The best way to understand the power of guilt in your life is to analyze your response to it. Here are a few comparisons worth making as you determine exactly what your response is:
- Responsibility vs. Guilt. Did you actually commit some moral or legal offense, or are you just thinking you’re more powerful than you are?
- Resolved vs. Unresolved. If you actually committed an offense, have you made restitution and sought forgiveness from the offended parties? If you are religious or spiritual, have you sought forgiveness from the God of your understanding? Or, are you going over the details of the offense over and over in your mind, and/or constantly asking for others to listen to you and tell you whether or not you’re guilty?
- Just You vs. Others. Do your feelings of guilt impact the way you currently act toward others, positively or negatively? Or, has the situation reached the point where your responses are self-contained?
- Molehills vs. Mountains. Does the original event seem monumental and still impact your feelings or actions currently, or is it something that, when you do think about, you experience as proportional to the rest of your life? In other words, do you feel your life is now unalterably ruined as a result?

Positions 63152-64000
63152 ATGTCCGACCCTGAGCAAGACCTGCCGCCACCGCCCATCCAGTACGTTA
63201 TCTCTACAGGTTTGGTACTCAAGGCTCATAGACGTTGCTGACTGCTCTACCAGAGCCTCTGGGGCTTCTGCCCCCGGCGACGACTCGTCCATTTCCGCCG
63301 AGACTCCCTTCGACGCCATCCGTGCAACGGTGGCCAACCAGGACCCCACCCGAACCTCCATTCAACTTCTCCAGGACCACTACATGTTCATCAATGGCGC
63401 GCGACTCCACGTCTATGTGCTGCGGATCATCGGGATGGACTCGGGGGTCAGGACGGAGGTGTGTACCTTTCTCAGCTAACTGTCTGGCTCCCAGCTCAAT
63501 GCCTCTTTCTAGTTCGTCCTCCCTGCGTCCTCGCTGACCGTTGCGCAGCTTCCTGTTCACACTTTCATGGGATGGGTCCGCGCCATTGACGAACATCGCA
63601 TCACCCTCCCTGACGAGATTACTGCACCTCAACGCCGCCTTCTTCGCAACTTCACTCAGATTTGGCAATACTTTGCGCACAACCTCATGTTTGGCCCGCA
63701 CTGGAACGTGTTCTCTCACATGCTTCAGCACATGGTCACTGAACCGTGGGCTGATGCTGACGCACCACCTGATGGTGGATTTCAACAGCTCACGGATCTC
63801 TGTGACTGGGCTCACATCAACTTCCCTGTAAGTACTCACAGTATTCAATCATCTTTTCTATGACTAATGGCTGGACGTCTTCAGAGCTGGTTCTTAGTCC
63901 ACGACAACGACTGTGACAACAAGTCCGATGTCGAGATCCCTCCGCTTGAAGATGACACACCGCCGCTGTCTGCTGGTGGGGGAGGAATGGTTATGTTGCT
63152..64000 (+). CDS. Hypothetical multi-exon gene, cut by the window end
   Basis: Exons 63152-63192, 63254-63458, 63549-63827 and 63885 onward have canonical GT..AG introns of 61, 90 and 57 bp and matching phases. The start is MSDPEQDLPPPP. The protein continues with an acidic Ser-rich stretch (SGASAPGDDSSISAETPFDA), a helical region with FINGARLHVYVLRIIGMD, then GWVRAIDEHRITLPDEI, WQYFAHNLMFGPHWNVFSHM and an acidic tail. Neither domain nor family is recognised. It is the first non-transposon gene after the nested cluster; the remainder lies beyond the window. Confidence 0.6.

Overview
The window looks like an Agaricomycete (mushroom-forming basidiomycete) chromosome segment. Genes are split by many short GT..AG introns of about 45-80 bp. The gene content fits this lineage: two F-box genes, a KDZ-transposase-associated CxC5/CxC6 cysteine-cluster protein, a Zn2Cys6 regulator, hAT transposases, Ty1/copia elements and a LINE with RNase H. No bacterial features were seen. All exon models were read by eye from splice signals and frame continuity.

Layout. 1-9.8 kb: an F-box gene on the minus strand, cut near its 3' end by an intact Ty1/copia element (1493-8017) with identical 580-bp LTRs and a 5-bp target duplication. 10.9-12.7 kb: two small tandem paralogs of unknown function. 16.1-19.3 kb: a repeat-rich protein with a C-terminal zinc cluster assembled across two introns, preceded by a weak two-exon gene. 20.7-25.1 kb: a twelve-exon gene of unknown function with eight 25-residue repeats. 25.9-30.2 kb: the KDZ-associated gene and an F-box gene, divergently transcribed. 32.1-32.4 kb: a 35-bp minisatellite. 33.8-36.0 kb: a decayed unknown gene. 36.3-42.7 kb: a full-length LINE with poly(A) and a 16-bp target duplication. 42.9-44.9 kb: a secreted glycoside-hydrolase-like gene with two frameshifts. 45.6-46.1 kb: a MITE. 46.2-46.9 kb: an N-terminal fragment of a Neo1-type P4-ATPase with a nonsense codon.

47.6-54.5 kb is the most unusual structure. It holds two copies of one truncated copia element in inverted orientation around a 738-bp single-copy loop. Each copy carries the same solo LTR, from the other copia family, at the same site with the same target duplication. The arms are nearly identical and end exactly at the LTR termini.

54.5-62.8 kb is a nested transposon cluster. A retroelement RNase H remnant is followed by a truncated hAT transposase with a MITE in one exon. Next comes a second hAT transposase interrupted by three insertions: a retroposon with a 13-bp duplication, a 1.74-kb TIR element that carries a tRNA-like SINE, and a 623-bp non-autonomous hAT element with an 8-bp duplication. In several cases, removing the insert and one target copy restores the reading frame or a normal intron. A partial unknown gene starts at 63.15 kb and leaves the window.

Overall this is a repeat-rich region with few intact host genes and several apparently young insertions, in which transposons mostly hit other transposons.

- Fixable vs. Unfixable. Do you view the original event as something that can forever be unfixed, or something with which you can eventually make peace?
Some Action Steps to Take on Your Own.
- Stop Dismissing. Feelings of guilt can be a vital indicator that something needs addressing in your life, so it’s better to pay attention to them in a concentrated way, rather than denying them.
- Get a Second Opinion. Unless you’ve been obsessively asking others for their opinions, ask a trusted mentor or friend about the original event and your current feelings, and see what their perspective is.
- Be willing to go through a process. Even after talking with friends who may tell us we have no reason to feel guilty, we may still need to go through a process to actualize that in our lives. Be willing to weather it.
Need some guidance with all of these? We can help!
Our therapists aren’t just expert counselors – they’re agents of change! They can help you not only feel less guilty and ashamed, but have an active, vibrant sense of self and a desire to live life fully.